However, Carnival passengers will have to prove they’ve been vaccinated against COVID-19 before they can board.
On June 10, the cruise line confirmed that it will require proof of vaccination from passengers despite a new state law banning vaccine passports signed by Texas Gov. Greg Abbott on June 7.
In an interview with FOX Business, Carnival spokesperson Vance Gulliksen said that the cruise line reviewed the Texas law and determined that it “provides exceptions for when a business is implementing COVID protocols in accordance with federal law.”
The U.S. Centers for Disease Control and Prevention currently requires at least 95% of a cruise ship’s passengers and crew to be fully vaccinated in order to set sail. Cruise lines that want to book unvaccinated passengers must perform test cruises before being allowed to resume operations.
In statement, Carnival said that it plans to comply with CDC vaccination guidelines.
“The current CDC requirements for cruising with a guest base that is unvaccinated will make it very difficult to deliver the experience our guests expect, especially given the large number of families with younger children who sail with us,” said Christine Duffy, president of Carnival Cruise Line. “As a result, our alternative is to operate our ships from the U.S. during the month of July with vaccinated guests.”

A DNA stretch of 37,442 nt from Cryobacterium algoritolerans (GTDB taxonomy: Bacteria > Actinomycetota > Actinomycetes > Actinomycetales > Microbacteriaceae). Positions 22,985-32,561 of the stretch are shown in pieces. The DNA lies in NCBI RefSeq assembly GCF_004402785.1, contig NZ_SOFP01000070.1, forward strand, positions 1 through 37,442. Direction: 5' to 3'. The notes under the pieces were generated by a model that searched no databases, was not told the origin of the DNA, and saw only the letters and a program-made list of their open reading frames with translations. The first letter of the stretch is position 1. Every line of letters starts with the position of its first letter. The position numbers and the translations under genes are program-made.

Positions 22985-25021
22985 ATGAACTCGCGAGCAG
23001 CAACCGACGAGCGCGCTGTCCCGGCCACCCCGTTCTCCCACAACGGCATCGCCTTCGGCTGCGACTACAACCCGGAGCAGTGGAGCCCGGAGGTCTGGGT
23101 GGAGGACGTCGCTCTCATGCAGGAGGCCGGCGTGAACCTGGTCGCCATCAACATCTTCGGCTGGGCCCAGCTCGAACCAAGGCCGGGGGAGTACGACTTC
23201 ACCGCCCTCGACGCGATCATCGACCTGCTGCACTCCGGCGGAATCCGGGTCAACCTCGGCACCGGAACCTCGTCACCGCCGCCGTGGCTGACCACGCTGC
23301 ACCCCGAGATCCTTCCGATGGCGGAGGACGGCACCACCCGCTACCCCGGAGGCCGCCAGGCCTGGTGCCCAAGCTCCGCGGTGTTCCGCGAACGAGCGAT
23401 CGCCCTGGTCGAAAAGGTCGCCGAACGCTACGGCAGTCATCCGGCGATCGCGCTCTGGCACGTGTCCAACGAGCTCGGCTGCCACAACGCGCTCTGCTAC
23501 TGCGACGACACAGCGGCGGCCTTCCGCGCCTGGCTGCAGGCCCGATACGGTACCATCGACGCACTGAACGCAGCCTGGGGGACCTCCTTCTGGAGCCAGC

Carnival, which is based in Miami, also hopes to relaunch cruise operations from Florida in July, but the Sunshine State recently passed a law prohibiting companies from requiring vaccination proof from customers. The cruise line is working with state officials and the CDC to find a solution to the conflict.
Florida has threatened to sue cruise companies that attempt to enforce CDC vaccination guidelines.
In response, Royal Caribbean International nixed plans to require vaccinations for passengers. The company will now just “strongly recommend” that customers get vaccinated before boarding.